Anyone that has successfully trained their dog quickly realizes that canines can easily recognize and respond to body language, especially simple hand gestures. Then why do we make controlling a robot so much more complex and difficult for users to understand?
As a part of a class project, Danpaul000, at the Colorado School of Mines, developed an IMU based glove and associated hardware to control the NAO robot in much the same way that dog owners would do.
Kondo just released the latest version of their robot motion creation software, HeartToHeart 4 (HTH4). While the software was originally designed to support the KHR-1, the world's first humanoid robot kit, its functionality and power has increased tremendously over the years.
Version 4 of the software includes many features that make it easy to take advantage of all the power and flexibility designed into a wide range of robot configurations including all of the Kondo multi-legged robots.
A good example is the CraftHouse demonstration video below featuring the Kondo KMR-M6 hexapod robot showing how HTH4 enables smooth analog mixing driving the robots motions from the remote control joystick.
I'm so incredibly jealous. Lady Ada over at AdaFruit Industries has all these great toys to play and experiment with, and she's figured out how to do it while enriching all of our hacker lives and making a little money to find more great stuff.
The 'toy' that triggered this post for me is some conductive rubber stretch cord that acts as a sensor. It's like being able to pull on the end of a resistor and have it's characteristics change linearly as it gets longer and shorter. Way cool! And it is incredibly cheap. She's priced it at less than ten dollars for a full meter and even includes a pair of alligator clips and a 10k resistor. Science teachers, for example, could dice it up and have enough for each student to have a piece for experiments.
The only drawback that I can see is that the sensor takes a little while to recover after being stretched, though I guess that could be compensated for in some applications by using two sensors in opposition.
As usual, the AdaFruit website has a great related tutorial page so you can learn while having fun.
If you want to get a broad overview and understanding of sensor technologies you might as well learn from the best. Luckily, the MIT OpenCourseWare program is dedicated to making the same educational material, including course outlines, readings, lectures, assignments, and often videos, that are used to teach MIT students both at undergraduate and graduate levels.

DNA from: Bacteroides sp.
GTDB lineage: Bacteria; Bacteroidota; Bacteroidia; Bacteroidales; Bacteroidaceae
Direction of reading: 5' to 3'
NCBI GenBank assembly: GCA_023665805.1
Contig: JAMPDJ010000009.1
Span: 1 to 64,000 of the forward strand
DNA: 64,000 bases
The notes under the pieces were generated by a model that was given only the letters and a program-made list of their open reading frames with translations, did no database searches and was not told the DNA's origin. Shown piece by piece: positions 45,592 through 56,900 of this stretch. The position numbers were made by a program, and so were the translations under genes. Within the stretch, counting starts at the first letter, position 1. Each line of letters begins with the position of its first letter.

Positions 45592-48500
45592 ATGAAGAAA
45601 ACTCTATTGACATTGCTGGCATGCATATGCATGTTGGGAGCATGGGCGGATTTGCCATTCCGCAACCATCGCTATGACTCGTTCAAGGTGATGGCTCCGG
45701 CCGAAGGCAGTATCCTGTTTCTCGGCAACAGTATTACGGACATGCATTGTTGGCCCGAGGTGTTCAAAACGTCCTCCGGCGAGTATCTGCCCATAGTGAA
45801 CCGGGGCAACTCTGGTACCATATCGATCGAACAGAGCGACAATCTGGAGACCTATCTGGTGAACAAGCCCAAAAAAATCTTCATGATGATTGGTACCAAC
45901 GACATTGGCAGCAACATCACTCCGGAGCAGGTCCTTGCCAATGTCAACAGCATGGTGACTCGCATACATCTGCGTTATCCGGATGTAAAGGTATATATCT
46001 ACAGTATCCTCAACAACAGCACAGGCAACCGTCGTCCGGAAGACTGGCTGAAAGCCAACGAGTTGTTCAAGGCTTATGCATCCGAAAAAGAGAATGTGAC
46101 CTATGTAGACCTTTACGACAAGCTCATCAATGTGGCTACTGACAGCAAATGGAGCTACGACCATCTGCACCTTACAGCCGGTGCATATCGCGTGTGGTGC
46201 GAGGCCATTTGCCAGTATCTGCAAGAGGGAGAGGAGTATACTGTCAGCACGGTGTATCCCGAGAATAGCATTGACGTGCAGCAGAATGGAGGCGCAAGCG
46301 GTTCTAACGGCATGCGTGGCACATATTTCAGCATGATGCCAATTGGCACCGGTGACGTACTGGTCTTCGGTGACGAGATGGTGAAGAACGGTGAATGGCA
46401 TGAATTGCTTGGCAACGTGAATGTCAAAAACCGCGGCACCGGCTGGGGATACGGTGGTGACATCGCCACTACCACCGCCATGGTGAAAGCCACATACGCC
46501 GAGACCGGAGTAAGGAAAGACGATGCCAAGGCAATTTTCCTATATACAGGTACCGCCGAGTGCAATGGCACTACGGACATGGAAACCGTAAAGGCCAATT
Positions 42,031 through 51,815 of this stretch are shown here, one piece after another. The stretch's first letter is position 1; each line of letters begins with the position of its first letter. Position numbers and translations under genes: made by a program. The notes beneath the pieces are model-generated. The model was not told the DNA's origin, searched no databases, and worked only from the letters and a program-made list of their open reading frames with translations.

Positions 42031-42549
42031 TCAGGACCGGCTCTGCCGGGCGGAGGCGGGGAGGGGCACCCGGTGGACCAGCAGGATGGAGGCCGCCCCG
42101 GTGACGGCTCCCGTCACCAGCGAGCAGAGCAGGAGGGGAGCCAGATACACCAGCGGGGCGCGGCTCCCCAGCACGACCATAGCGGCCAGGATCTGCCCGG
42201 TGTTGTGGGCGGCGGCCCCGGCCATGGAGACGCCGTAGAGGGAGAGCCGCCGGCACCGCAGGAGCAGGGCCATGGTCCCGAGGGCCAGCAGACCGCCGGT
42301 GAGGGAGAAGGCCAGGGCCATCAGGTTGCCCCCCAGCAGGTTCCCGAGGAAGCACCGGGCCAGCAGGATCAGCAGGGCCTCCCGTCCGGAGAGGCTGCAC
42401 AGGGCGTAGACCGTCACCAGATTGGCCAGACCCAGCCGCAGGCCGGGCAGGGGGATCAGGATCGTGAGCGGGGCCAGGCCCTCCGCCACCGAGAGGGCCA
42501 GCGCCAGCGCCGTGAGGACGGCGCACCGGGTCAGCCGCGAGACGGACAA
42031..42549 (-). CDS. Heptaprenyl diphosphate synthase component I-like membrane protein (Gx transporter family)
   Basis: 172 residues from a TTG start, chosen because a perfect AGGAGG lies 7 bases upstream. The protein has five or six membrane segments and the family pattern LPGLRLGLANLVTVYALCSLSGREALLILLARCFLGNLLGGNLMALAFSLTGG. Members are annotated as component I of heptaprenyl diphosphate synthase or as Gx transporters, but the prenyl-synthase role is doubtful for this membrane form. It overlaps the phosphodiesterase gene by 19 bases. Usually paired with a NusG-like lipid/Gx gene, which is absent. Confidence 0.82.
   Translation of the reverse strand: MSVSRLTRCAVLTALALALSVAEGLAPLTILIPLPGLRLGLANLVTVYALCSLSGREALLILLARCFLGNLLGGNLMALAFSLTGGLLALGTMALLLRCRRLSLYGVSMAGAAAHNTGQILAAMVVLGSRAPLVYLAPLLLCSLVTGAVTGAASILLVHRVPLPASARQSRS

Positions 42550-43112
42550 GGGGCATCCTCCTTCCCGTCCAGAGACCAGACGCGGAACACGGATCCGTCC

For example, one of the program's current offerings is "MAS.836 Sensor Technologies for Interactive Environments:
"This course is a broad introduction to a host of sensor technologies, illustrated by applications drawn from human-computer interfaces and ubiquitous computing. After extensively reviewing electronics for sensor signal conditioning, the lectures cover the principles and operation of a variety of sensor architectures and modalities, including pressure, strain, displacement, proximity, thermal, electric and magnetic field, optical, acoustic, RF, inertial, and bioelectric. Simple sensor processing algorithms and wired and wireless network standards are also discussed. "
The MIT OpenCourseWare program material is covered by their Creative Commons License, and the best part is that it's absolutely free. All you have to do is bring your own intelligence, curiosity, and dedication. You can't beat that.
Technology development today faces some serious limitations that constrains its application and successful deployment, especially in non-traditional sectors. The two biggest limitations, at least from my perspective, are battery capacity/life and sensors. While there has certainly been a lot of progress in both areas over the past two decades, the core technology and design approach hasn't really changed very much.
In order to achieve radical improvements in the way we put technology to practical use some significant breakthroughs in both areas will be critical. Along those lines, one of the most interesting and surprising "thinking out of the box" sensor developments I've run across recently is the FuwaFuwa sensor module developed as a part of the Igarashi Design Interface Project under the auspices of the Japan Science and Technology Agency (JST) ERATO.
"FuwaFuwa" in the Japanese language is a kind of onomatopoeic word that roughly translates as light/airy/fluffy, and that's exactly what the FuwaFuwa sensor module does.
RoboSavvy posted a very detailed and well documented teardown of the eBox3350 compact PC.
The teardown includes the step-by-step process, hidden product features, close-up photos, and observations about how to put the PC to good use in a robot controller application. They even put together a short video of the teardown.
As usual with a popular forum like RoboSavvy, the subsequent discussions among the forum members, with proactive support from PedroR - the resident RoboSavvy expert - yielded a wealth of additional specifications, block diagrams, and knowledgeable input.